Bob Perelman

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Bob Perelman Feature

Nada Gordon

To the Reader

(On Bob Perelman’s To the Reader)


1

I came to language poetry more or less directly out of punk rock. I think I was initially attracted to it because I thought it was the closest contemporary poetic equivalent to “hardcore,” and that the language poets were doing a better job than anyone else at the time of acknowledging in their works and ideas the social “mosh pit” of language into which all human beings are compelled to dive. I have a memory from sometime in the early 80s of a poetry reading given by Bob Perelman, I think at Jessica Grim’s house in Berkeley. Bob, mixed in with his usual poems of mordant and punning social critique, read a tender line about resting his head on his wife’s breast: the audience members emitted an extended communal “awww.” I remember thinking, with more than a little punkish disdain: What? These are the “hardcore” Language Poets? What a bunch of softies!

2

Indeed, Bob Perelman is a poet about whom one can easily imagine hearing some curmudgeon say, “I don’t like language writing, except for Bob Perelman.” In the 80s poetry zeitgeist of the exploded self, where syntax was almost shrapnel, and the notion of authorship suspicious, Perelman wrote (and still continues to write) personable, relatively lucid poems that are suffused with the kind of empathetic anxiety that can only issue from a speaking subject. His Tuumba chapbook, To The Reader is a case in point. Its very title posits direct address and an emotional, person-to-person rhetorical appeal. Every poem in the book exists to demonstrate the zigzagging relationships between the individual / bodies / sex / desire on the one hand and institutions / political and corporate violence / systems (including grammar and language) on the other, with a particular view towards how the latter manipulate the former.

3

That Perelman’s work is ethical is obvious: what is interesting is how his ethical sense makes itself known in speech-based, author-centered verse that in some ways goes against the codified aesthetic (which in retrospect was neither universal nor accurate) of his writing community.

4

To the Reader was published in 1984, the year that everyone could not believe had actually arrived. The sound of the word “1984” was ominous; at every moment we were invited to compare the dystopia of Orwell’s book to the dystopia we now actually inhabited. Reagan had been elected president… again. The energy of the 60s and early 70s had been stomped down by cultural vapidity, much social complacency, and years of recession. Fashion was awful: asymmetrical, angular, and for women, stiffly masculinized. Punk had devolved into either pretentious moaning or a conformist niche “style.”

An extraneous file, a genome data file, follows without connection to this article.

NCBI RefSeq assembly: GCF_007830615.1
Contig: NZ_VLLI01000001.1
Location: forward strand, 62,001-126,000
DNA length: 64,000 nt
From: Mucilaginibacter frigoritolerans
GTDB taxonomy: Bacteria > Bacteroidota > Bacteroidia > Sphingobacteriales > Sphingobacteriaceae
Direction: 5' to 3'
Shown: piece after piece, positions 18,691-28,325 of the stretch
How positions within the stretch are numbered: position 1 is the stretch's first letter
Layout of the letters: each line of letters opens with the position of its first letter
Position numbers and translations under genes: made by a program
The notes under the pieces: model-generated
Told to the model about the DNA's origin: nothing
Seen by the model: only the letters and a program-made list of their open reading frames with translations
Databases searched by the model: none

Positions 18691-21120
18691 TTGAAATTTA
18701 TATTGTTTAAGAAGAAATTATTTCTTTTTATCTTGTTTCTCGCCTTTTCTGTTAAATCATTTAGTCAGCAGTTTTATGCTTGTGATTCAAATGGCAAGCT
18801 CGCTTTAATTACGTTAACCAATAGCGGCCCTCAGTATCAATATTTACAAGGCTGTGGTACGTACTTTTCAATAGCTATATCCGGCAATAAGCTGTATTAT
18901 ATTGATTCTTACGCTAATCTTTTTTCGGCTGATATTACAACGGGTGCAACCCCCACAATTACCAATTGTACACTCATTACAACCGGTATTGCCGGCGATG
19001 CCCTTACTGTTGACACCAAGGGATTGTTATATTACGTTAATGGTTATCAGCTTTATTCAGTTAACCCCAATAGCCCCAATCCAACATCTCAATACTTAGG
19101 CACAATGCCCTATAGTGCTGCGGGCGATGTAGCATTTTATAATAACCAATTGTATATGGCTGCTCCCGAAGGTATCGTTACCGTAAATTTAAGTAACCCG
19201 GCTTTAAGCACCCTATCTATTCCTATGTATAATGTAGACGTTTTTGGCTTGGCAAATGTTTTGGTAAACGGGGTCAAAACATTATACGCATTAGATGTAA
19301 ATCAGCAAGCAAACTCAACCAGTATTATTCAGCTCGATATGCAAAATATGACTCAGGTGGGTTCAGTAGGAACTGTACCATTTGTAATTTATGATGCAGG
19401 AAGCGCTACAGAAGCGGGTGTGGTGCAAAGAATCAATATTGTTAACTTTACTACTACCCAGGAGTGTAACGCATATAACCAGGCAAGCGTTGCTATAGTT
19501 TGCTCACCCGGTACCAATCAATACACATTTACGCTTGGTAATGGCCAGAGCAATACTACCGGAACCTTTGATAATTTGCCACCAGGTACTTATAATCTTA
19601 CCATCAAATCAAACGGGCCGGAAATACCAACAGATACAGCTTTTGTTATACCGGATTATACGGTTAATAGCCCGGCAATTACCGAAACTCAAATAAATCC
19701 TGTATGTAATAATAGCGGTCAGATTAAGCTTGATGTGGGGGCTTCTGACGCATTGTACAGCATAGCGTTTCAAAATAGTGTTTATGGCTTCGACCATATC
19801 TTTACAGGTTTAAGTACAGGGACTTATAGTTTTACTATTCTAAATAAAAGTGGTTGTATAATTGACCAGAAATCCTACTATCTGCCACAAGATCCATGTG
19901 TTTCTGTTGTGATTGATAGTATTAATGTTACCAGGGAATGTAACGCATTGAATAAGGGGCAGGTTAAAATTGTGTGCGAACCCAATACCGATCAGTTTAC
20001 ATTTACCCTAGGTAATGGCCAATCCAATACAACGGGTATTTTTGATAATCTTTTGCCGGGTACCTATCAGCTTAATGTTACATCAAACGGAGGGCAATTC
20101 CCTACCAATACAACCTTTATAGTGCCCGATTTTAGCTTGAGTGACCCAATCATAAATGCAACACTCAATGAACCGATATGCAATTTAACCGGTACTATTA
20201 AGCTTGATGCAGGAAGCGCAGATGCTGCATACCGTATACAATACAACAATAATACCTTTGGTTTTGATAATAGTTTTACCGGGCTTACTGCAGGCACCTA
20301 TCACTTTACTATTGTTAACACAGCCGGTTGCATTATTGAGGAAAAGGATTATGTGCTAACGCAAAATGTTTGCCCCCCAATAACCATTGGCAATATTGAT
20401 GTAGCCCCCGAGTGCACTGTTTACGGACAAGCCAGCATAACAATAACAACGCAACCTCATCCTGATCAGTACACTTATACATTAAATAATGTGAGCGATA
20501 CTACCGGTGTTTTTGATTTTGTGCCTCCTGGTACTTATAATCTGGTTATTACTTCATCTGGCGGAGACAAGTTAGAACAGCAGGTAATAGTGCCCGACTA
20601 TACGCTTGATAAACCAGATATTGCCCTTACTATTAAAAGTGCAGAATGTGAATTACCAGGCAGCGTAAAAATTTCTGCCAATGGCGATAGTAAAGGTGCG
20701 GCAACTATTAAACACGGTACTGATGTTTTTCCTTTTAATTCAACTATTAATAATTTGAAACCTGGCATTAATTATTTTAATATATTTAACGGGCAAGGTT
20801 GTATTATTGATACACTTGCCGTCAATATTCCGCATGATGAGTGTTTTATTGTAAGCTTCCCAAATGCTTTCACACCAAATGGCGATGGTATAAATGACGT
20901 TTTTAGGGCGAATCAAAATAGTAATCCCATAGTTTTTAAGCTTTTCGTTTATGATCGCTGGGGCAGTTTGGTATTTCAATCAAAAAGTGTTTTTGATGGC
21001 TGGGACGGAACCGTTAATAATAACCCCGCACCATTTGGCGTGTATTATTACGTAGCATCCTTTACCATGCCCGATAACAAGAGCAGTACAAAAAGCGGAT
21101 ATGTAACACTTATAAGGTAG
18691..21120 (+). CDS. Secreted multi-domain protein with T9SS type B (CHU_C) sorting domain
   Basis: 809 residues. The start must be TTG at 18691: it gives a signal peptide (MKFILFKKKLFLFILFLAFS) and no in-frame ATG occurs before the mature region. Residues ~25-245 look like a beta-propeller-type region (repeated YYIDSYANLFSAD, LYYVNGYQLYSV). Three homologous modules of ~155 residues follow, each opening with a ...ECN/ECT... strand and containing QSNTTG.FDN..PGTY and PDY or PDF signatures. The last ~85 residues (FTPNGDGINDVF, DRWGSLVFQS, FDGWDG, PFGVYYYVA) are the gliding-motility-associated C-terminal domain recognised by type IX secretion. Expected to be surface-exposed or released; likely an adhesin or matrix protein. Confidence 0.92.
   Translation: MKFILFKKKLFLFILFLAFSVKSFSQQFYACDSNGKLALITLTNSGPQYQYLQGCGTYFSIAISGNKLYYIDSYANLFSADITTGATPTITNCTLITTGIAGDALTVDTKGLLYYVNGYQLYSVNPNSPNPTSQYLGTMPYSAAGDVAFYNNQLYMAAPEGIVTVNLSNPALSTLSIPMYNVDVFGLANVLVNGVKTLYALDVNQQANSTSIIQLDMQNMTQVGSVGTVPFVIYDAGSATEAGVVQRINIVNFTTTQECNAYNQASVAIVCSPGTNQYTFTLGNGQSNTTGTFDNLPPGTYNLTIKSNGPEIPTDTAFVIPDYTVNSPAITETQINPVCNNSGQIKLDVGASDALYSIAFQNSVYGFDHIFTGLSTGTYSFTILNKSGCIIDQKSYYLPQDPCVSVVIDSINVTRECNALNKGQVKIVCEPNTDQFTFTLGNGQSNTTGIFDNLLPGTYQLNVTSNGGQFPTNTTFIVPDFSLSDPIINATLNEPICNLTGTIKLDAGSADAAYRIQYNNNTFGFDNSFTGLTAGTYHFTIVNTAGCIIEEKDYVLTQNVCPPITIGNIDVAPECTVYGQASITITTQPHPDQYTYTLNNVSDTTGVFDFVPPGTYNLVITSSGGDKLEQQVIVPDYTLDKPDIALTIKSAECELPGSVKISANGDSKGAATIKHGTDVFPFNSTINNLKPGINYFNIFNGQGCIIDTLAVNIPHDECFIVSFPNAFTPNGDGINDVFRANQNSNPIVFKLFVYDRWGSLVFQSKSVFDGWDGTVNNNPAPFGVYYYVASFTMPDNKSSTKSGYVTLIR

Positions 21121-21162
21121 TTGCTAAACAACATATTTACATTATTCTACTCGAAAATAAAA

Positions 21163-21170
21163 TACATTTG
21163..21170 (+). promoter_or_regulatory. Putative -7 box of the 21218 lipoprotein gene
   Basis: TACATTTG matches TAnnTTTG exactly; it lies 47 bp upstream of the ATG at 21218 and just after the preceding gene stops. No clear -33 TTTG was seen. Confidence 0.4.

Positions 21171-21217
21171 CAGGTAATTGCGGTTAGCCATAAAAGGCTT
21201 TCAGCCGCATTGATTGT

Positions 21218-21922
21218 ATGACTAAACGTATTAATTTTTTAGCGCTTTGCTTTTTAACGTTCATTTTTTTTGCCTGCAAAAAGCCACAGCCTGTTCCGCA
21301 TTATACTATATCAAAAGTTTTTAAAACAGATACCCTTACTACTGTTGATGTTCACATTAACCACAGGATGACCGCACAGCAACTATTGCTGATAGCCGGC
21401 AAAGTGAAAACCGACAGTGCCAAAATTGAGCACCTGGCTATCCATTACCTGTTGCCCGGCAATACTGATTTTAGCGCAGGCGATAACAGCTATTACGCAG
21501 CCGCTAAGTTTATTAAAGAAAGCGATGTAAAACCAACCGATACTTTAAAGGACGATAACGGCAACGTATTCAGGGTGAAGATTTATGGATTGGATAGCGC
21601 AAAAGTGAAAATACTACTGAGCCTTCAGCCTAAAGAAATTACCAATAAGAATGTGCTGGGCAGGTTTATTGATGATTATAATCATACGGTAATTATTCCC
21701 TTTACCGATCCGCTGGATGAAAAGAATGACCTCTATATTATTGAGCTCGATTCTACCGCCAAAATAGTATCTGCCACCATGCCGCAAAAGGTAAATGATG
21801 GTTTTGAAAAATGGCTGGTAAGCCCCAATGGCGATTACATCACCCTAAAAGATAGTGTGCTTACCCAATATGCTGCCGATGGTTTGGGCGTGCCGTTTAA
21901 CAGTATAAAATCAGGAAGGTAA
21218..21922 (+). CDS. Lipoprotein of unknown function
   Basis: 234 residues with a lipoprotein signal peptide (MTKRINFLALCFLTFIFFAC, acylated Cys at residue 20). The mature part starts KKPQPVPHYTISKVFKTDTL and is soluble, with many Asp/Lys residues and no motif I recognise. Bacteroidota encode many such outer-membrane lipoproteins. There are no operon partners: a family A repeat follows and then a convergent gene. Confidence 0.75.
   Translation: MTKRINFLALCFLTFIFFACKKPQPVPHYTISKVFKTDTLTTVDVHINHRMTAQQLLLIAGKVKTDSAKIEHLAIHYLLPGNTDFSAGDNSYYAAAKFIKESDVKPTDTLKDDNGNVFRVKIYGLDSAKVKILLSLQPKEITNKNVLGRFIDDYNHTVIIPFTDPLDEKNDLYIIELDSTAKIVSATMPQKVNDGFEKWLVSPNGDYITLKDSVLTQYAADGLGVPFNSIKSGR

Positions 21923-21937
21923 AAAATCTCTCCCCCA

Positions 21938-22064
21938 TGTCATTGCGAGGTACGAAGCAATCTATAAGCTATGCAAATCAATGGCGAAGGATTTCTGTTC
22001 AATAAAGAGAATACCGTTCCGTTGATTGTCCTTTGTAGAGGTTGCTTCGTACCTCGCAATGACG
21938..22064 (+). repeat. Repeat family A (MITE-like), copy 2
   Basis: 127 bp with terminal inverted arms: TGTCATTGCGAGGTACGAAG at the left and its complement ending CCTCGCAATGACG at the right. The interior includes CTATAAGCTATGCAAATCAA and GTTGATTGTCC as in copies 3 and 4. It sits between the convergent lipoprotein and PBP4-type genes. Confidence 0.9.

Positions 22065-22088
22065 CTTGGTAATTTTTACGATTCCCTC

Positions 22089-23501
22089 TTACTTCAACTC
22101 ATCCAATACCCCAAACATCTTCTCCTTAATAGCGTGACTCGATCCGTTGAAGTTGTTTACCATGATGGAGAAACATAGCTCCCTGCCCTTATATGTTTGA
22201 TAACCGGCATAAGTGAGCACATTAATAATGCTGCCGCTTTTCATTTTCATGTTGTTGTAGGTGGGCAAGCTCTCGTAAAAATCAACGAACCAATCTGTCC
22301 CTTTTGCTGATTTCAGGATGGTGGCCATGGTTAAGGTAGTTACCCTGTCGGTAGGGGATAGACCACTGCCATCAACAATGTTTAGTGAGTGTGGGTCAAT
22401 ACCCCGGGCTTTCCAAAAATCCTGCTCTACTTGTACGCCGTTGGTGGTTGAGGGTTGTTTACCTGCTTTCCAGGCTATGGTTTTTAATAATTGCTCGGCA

5

A welter of (wonderfully) baroque theory had enveloped the academy, so that the energies of a pool of potential revolutionaries (liberal arts college students) were (at least in part) channeled into hermeneutics, and a sense of furious helplessness, similar to what we would endure later in the Bush years, overcame us. The helplessness was proportionate to the ethos of greed that trickled so insidiously down into the daily lives of those of us who didn’t have enough money, or just weren’t inherently venal enough, to be greedy.

6

Of course there were struggles, and some of them, like the would-be Utopia of the language writing community, were successful, if not at overturning the dystopia, at least in creating an alternative sphere in which creative protest could flourish.

7

1984 was a rich year for language poetry. The cornucopia put forth: The L=A=N=G=U=A=G=E Book, Hannah Weiner’s Spoke, Barrett Watten’s Total Syntax, Lyn Hejinian’s The Guard, Bob Perelman’s AKA, Leslie Scalapino’s that they were at the beach, Tom Raworth’s Tottering State, and Diane Ward’s Never Without One, among many others. At this point, there was still no recognizable “post-language” generation to dilute into mannered ethereality the radical impulses that propelled the initial group.